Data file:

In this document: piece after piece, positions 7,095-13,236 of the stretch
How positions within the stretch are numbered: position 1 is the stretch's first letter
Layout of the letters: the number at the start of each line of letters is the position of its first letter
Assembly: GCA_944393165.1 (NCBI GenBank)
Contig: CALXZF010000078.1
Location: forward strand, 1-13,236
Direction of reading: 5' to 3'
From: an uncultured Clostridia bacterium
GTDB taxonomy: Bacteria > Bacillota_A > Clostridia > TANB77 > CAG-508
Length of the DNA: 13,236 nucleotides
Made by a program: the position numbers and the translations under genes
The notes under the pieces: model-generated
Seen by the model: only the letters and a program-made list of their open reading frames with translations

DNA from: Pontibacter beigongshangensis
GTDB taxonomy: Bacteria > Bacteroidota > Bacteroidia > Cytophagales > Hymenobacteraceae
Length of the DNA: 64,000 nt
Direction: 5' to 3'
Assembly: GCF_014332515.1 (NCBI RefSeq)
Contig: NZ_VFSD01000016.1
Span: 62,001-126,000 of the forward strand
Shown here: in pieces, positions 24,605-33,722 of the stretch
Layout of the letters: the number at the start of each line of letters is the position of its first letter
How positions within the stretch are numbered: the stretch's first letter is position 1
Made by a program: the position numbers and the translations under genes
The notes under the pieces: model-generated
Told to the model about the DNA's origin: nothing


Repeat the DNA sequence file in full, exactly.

In this document: piece after piece, positions 7,095-13,236 of the stretch
How positions within the stretch are numbered: position 1 is the stretch's first letter
Layout of the letters: the number at the start of each line of letters is the position of its first letter
Assembly: GCA_944393165.1 (NCBI GenBank)
Contig: CALXZF010000078.1
Location: forward strand, 1-13,236
Direction of reading: 5' to 3'
From: an uncultured Clostridia bacterium
GTDB taxonomy: Bacteria > Bacillota_A > Clostridia > TANB77 > CAG-508
Length of the DNA: 13,236 nucleotides
Made by a program: the position numbers and the translations under genes
The notes under the pieces: model-generated
Seen by the model: only the letters and a program-made list of their open reading frames with translations

DNA from: Pontibacter beigongshangensis
GTDB taxonomy: Bacteria > Bacteroidota > Bacteroidia > Cytophagales > Hymenobacteraceae
Length of the DNA: 64,000 nt
Direction: 5' to 3'
Assembly: GCF_014332515.1 (NCBI RefSeq)
Contig: NZ_VFSD01000016.1
Span: 62,001-126,000 of the forward strand
Shown here: in pieces, positions 24,605-33,722 of the stretch
Layout of the letters: the number at the start of each line of letters is the position of its first letter
How positions within the stretch are numbered: the stretch's first letter is position 1
Made by a program: the position numbers and the translations under genes
The notes under the pieces: model-generated
Told to the model about the DNA's origin: nothing